Drinking alcohol over a long period of time profoundly affects the brain, which adapts to the intoxicant and causes withdrawal symptoms when consumption stops.
Neuroscientists from the University of Southampton’s School of Biological Sciences investigated alcohol dependency and withdrawal using tiny 1mm long C. elegans worms. Despite the worm’s evolutionary distance from humans, and very simple brain of just 302 nerve cells, it exhibits similar alcohol-dependent behaviours.
The research showed that withdrawal symptoms could be relieved by small doses of alcohol. However, easing the effects can increase dependency.
In humans, the symptoms are manifested in anxiety, agitation and, in extreme cases, seizures. The worms, as video footage shows, also became overactive in alcohol withdrawal and showed spontaneous and deep body bends — a behaviour rarely seen in ‘teetotal’ worms.
Professor Lindy Holden-Dye, a neuroscientist of the University’s School of Biological Sciences and member of Southampton Neurosciences Group (SoNG), led the study. She comments: “This research showed the worms displaying effects of the withdrawal of alcohol and enables us to define how alcohol affects signalling in nerve circuits which leads to changes in behaviour.”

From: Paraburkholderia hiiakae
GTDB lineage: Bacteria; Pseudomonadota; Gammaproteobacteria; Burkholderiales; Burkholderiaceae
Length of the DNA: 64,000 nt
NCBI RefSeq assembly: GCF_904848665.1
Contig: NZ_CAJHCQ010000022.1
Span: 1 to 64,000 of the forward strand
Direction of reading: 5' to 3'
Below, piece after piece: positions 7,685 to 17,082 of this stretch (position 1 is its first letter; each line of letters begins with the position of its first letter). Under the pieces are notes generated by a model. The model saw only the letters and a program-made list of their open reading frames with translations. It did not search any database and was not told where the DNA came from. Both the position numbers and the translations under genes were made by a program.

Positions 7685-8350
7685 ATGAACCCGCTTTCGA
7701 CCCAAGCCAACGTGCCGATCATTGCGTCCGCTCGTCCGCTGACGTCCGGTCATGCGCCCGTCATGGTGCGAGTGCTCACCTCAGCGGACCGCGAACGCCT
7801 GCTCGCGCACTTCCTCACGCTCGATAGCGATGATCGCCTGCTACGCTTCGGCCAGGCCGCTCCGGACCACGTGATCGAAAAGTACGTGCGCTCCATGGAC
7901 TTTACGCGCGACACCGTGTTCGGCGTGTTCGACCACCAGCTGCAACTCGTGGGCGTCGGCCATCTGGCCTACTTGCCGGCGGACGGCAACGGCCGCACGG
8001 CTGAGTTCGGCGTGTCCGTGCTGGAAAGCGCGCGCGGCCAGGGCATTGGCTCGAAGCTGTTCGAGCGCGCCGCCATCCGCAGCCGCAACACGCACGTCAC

Funding for the research came from a joint Medical Research Council/Biotechnology and Biological Sciences Research Council initiative in the ‘Neurobiology of Mental Health’.
The study, published in the journal PLoS ONE, also showed evidence that a particular class of brain-signalling molecule, the neuropeptide, is required for the chronic effect of alcohol on the worm’s nervous system.
Professor Holden-Dye adds: “Neuropeptides are also involved in chronic alcohol effects in humans and this is leading to new ideas for the treatment of alcoholism, but their precise role is unclear. Our study provides a very effective experimental system to tackle this problem.”